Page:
Not any more.

The fact that the charity sector is identified, by us at Firm Beliefs, as just a part of the larger Social Impact sector and that we identify law firms as being just part of the larger Legal Services sector tells you something. 

Competition from others - charities compete with for-profits for funding, social impact, beneficiaries.  Law firms compete with non-lawyers and non-law firm entities for the provision of legal advice. 

This means bigger markets.  It means new types of competitor.  It means more opportunity for growth - with other organisations.  It means those who want 'the time of our lives' can have it.

The focus of our 2014 webinars will explore the practicalities of this with our clients.

Points raised during our first Webinar on the environment for growth - be that joint venture, informal working partnerships, merger - were:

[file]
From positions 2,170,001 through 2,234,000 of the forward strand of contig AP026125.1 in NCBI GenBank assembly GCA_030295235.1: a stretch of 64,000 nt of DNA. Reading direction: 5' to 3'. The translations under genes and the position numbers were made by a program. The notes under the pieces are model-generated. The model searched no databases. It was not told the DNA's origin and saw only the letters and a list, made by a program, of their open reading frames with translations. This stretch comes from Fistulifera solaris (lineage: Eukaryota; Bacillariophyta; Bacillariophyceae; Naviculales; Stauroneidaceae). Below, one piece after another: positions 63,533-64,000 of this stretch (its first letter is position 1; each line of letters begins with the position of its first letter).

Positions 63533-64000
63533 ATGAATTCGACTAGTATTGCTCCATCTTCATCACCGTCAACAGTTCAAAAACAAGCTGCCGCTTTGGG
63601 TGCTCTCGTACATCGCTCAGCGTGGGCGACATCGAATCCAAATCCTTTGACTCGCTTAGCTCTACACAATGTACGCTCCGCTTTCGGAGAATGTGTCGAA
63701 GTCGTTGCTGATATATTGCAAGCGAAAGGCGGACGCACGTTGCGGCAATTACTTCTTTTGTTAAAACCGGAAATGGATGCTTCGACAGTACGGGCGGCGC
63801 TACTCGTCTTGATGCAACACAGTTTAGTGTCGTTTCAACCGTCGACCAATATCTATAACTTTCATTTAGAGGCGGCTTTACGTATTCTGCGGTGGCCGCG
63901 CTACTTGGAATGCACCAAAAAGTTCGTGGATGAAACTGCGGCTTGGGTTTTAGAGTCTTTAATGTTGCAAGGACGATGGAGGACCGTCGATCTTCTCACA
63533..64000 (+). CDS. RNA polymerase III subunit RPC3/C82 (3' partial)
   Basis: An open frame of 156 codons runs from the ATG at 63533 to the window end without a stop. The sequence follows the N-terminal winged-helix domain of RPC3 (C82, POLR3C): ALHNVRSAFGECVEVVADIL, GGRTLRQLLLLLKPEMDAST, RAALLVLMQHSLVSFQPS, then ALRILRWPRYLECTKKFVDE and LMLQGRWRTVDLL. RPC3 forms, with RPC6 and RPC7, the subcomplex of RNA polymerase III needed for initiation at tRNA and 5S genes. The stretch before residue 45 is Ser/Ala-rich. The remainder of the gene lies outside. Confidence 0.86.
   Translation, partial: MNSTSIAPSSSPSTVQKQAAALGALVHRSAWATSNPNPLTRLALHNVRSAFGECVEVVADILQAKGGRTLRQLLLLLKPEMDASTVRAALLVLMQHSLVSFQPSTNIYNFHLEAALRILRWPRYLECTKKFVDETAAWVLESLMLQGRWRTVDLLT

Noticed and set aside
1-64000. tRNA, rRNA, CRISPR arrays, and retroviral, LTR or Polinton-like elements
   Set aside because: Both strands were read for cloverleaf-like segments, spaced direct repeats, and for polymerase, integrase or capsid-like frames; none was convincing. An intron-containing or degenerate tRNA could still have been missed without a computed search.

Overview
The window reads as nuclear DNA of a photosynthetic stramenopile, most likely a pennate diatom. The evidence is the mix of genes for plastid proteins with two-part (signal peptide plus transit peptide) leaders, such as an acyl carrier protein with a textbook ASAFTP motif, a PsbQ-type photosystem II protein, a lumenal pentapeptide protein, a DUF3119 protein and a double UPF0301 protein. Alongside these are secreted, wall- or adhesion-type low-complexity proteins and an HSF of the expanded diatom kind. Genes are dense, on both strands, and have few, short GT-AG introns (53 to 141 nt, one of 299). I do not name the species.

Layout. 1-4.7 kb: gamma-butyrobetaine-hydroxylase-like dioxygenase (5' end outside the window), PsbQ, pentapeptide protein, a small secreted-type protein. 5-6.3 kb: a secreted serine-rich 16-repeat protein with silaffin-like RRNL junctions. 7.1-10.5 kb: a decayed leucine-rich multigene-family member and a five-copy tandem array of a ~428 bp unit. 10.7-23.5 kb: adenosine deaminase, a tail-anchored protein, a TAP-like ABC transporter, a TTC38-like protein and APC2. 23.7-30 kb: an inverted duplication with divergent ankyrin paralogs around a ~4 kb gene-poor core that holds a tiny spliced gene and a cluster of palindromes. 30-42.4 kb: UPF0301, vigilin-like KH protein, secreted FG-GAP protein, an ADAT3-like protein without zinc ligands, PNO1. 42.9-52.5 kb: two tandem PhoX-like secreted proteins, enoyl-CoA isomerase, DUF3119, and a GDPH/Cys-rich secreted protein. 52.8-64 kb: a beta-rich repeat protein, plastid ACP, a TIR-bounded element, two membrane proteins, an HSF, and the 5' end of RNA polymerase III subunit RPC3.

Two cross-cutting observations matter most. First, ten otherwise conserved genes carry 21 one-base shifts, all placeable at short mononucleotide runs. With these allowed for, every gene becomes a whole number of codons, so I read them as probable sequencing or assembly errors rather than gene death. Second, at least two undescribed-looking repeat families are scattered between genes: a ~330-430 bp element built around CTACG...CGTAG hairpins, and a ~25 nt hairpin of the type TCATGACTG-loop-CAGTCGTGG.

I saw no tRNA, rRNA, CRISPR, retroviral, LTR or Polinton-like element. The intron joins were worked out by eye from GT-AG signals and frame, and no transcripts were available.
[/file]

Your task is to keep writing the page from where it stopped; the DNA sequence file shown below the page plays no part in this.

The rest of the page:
1. an active environment

2. a risky environment

3. a shockingly uninformed environment

4. too many are searching for 1 + 1 = 2 (so consolidation) rather than 1 + 1 = 3 (growth)

5. both/all participants need to be strong - one weak + one strong = ROI from venture is not attained

6. try out first - before you merge.  JV perhaps on a project.  Use it as a pilot.

7. don't just grow by collaboration/merger within  your own sector - cross a boundary or two.

So - a good start to the Webinars!  Clients from different sectors comparing and contrasting. And learning from each other.

Many are now fully booked in advance.  We are re-running them.  For more details.  

 

 

Client Webinar series - details released

Category:
Author: Sara Dixon
Posted: 27th of January, 2014

This year, we shall be focusing on informal alliances,  joint ventures,  mergers,  cross-sector dalliances,  stakeholder relationships etc.

The webinars enable our clients to talk with other clients about issues which may or may not be on their radar at the moment, whilst updating their knowledge and learning from new contacts.